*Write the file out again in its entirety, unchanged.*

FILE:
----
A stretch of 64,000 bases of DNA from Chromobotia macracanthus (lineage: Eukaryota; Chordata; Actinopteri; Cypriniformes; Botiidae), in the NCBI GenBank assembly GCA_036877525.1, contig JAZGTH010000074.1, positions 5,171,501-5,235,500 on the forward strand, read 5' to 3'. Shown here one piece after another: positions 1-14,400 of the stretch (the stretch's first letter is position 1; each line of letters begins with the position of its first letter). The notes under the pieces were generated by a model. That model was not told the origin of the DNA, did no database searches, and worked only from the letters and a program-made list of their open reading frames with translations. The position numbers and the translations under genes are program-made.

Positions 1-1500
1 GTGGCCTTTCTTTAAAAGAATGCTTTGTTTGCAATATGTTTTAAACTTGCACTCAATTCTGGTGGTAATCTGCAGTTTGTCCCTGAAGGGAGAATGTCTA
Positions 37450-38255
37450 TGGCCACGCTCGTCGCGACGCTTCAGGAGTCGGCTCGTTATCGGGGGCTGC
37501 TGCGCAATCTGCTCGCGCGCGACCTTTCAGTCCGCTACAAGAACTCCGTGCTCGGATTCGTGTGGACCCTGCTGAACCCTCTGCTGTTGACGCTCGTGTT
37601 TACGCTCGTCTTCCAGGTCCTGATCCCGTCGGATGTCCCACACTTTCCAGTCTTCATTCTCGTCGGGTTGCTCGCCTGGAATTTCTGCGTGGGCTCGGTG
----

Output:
A stretch of 64,000 bases of DNA from Chromobotia macracanthus (lineage: Eukaryota; Chordata; Actinopteri; Cypriniformes; Botiidae), in the NCBI GenBank assembly GCA_036877525.1, contig JAZGTH010000074.1, positions 5,171,501-5,235,500 on the forward strand, read 5' to 3'. Shown here one piece after another: positions 1-14,400 of the stretch (the stretch's first letter is position 1; each line of letters begins with the position of its first letter). The notes under the pieces were generated by a model. That model was not told the origin of the DNA, did no database searches, and worked only from the letters and a program-made list of their open reading frames with translations. The position numbers and the translations under genes are program-made.

Positions 1-1500
1 GTGGCCTTTCTTTAAAAGAATGCTTTGTTTGCAATATGTTTTAAACTTGCACTCAATTCTGGTGGTAATCTGCAGTTTGTCCCTGAAGGGAGAATGTCTA
Positions 37450-38255
37450 TGGCCACGCTCGTCGCGACGCTTCAGGAGTCGGCTCGTTATCGGGGGCTGC
37501 TGCGCAATCTGCTCGCGCGCGACCTTTCAGTCCGCTACAAGAACTCCGTGCTCGGATTCGTGTGGACCCTGCTGAACCCTCTGCTGTTGACGCTCGTGTT
37601 TACGCTCGTCTTCCAGGTCCTGATCCCGTCGGATGTCCCACACTTTCCAGTCTTCATTCTCGTCGGGTTGCTCGCCTGGAATTTCTGCGTGGGCTCGGTG